Friday, January 25, 2019

Euro hits 2019 lows: more downside ahead or an opportunity to buy low?

  • Dollar
  • Gold
  • Yen
  • Euro
  • Pound
  • Stocks


The Euro ended the day at its lowest level for 2019 on the back of ECB's monetary policy decision as Mario Draghi disappointed those hoping for a positive spin in his remarks. On the flip side, the Pound rallies further as news that the DUP has decided to back PM May's Brexit plan increases the odds of an orderly exit from the EU, even at a delayed date. Equities were mostly positive as investors seem to think that US and China are closer to a trade deal, which certainly doesn't seem to be the case. Finally, Gold remained unchanged but Oil is scoring gains again trading just shy of the $54 mark.

Mario Draghi's press conference was not what the Euro bulls were hoping for. The head of the ECB acknowledged the slowdown in the Euro area, warned that the risks to growth have moved to the downside and suggested that stimulus should remain in place for an extended period of time. He couldn't really do otherwise as the recent data from Germany and the periphery of the Eurozone was clearly bearish, with the fresh PMI figures released before his speech printing significantly softer than expected.

The Single currency traded all the way to 1.13 and the key question again becomes: does our medium-term outlook for the Euro change? The answer is still no, but we may have to be more patient before we actually see the shared currency staging a meaningful rally higher. We continue to believe that the factors behind Europe's current weakness are transitory rather than long-lasting: China's slowdown is a concern but with recent steps taken by the Chinese authorities we believe that demand for exports will continue, and possibly pick up. Trump's trade war has taken a toll on business sentiment but again we don't see this lasting for the duration of 2019 and domestic political issues also seem to have subsided - especially if a soft Brexit is achieved this will boost optimism for the Euro as well.

At the same time, we continue to expect more weakness ahead for the US Dollar which should act as another positive catalyst for Euro's prices. The US' twin deficit, its late-cycle economic phase and the lack of bi-partisan support for the US President create an unfavorable outlook for the greenback. Finally, from a technical perspective the current price levels look favorable for longer-term investors to position themselves for a positive 2019 for the Euro and should this come to play we think that the way forward points higher. Our forecast for the end of Q1 stands at 1.16 to 1.18.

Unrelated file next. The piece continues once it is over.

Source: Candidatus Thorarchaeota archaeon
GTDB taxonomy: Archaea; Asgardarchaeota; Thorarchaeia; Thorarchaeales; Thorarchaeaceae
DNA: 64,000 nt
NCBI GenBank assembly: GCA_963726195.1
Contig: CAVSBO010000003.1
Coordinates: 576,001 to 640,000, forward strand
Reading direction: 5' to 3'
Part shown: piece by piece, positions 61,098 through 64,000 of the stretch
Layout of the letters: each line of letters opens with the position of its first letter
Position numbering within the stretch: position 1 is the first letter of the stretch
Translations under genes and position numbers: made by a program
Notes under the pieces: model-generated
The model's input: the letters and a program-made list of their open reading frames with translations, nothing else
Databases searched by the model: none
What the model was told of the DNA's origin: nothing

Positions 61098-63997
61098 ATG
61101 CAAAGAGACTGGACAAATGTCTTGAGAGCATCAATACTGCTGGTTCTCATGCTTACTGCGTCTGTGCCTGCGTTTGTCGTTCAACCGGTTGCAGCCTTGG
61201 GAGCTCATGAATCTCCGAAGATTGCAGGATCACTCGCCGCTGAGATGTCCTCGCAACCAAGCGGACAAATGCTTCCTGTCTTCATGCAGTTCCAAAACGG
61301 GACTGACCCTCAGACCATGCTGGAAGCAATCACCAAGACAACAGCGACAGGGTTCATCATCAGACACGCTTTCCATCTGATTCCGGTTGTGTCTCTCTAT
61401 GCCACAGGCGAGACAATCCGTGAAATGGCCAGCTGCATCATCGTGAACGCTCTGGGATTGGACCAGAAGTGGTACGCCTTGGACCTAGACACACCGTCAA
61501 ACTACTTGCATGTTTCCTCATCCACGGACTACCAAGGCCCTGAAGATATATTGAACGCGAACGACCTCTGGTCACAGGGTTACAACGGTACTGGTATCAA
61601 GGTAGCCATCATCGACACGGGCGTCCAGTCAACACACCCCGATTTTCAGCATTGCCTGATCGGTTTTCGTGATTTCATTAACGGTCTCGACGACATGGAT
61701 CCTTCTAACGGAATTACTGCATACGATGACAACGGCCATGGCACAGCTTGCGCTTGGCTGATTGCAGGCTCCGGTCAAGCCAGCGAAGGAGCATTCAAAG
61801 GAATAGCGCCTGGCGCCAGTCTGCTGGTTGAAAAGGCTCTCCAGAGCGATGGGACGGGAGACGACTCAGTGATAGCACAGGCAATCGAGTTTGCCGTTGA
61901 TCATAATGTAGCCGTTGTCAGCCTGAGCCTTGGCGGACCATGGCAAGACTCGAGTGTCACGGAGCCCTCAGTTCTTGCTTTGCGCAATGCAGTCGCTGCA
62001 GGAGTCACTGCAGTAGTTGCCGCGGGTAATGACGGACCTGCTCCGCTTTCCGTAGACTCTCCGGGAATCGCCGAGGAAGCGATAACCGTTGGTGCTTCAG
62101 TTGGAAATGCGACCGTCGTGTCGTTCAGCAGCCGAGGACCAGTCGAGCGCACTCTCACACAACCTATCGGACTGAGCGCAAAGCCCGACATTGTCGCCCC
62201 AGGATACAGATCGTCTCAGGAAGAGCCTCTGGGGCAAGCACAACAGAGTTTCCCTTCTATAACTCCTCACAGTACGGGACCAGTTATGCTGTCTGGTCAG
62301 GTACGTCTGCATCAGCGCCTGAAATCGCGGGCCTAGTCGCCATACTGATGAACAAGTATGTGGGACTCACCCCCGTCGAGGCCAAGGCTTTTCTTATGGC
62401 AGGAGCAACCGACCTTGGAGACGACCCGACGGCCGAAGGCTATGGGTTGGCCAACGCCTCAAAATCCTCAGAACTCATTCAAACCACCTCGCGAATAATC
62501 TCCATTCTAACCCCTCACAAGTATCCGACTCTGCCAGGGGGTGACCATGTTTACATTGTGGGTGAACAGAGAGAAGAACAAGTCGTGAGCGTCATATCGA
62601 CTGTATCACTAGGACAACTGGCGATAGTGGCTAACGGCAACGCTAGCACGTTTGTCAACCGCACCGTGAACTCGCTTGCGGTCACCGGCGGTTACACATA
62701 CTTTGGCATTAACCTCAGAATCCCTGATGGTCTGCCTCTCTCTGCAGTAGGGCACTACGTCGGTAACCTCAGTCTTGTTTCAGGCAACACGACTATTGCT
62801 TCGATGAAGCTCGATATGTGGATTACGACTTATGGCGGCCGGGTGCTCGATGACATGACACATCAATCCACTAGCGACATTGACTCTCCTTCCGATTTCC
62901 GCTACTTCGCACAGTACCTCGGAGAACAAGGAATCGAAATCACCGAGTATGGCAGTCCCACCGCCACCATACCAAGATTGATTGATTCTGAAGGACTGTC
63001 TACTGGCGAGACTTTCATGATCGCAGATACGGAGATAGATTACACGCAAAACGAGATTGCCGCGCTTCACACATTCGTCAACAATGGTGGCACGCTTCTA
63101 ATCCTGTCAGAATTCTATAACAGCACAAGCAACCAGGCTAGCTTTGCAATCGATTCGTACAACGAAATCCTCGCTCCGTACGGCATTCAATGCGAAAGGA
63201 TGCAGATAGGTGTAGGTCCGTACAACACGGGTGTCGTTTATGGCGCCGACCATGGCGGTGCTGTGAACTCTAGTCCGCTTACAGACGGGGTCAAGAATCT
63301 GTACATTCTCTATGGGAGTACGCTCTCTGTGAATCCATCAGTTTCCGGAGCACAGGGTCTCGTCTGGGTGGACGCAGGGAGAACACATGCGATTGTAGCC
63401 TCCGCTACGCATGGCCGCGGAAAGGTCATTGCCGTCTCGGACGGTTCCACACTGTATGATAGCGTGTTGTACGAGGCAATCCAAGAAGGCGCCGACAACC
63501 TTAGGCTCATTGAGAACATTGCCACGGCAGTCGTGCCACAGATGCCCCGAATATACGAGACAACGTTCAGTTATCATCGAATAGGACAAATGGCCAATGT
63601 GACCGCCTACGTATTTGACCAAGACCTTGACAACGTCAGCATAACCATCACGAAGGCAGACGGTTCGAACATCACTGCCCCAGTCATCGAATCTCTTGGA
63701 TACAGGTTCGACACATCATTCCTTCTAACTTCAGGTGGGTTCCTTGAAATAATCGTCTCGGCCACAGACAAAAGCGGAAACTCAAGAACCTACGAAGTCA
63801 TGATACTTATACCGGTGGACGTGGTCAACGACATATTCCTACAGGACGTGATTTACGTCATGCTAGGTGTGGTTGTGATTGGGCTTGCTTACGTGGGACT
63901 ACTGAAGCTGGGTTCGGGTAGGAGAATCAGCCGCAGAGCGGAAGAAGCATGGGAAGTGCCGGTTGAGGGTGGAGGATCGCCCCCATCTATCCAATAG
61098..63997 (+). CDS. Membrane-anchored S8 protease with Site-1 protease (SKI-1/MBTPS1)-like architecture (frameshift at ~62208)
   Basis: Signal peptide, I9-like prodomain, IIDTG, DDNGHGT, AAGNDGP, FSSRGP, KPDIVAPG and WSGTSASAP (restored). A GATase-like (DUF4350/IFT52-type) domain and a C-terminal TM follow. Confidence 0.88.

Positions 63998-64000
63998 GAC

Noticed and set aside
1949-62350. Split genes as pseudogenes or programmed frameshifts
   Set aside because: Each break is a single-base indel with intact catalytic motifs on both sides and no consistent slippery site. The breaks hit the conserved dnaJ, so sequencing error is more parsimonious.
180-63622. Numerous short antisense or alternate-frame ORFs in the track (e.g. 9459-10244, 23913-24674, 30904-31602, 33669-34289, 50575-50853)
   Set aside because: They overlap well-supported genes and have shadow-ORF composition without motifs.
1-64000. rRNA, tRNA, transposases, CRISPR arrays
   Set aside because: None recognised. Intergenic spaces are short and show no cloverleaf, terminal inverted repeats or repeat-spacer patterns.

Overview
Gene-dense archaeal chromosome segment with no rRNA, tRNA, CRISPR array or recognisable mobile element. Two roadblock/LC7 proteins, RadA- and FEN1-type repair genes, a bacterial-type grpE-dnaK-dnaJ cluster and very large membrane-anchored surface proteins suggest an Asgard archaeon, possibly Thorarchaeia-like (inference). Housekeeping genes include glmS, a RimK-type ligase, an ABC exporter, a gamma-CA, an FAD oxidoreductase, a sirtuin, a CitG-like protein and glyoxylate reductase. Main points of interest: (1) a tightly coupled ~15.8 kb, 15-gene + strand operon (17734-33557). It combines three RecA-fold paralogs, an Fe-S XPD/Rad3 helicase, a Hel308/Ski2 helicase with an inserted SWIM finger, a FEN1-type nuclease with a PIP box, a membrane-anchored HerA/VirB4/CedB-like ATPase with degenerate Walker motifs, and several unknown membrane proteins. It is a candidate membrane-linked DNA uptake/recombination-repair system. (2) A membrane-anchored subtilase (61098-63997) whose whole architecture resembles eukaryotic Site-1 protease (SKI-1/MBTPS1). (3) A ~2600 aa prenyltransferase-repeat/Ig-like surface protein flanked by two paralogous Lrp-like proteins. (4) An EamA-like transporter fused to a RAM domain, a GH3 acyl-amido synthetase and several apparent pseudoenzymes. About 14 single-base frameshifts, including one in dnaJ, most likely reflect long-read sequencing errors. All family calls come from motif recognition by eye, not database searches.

Gold has seen little action over the past 72 hours consolidating between $1,280 and $1,285 and we expect this to continue to be the case until the end of the week. What is positive for the yellow metal's outlook is that it has managed to stay above the $1,278-80 support level and this increases the odds of a further rally higher; however, for this to materialize we need fresh soft US data and until we see this we will remain patient and play the ranges for now. Oil makes another run towards $54 overnight and the crisis in Venezuela creates another supply risk that is boosting prices. At the same time, reports that OPEC's production and shipment figures will decrease further is another reason to remain bullish on Oil with $58 our medium-term target.

Equities were rather positive yesterday and most US and European markets ended the day in the green. Tech earnings didn't excite investors but rumors that US and China are making progress in their negotiations outweighed the disappointment. For the time being, investors prefer to focus on hopes for a US-China deal and the futures in Europe and the US are pointing towards a positive opening bell. Nevertheless, we see no evidence that the two sides are closer to a deal so we remain cautious. Citi downgraded US stocks to neutral, expecting a “mid-cycle slowdown” but we think that the US is a lot closer to a late-cycle phase and we expect this to be reflected on the upcoming data releases.


  • German IFO Expectations – 1pm
  • German IFO Current Assessment - 1pm

All times are GMT +4.

Written by Konstantinos Anthis, Head of Research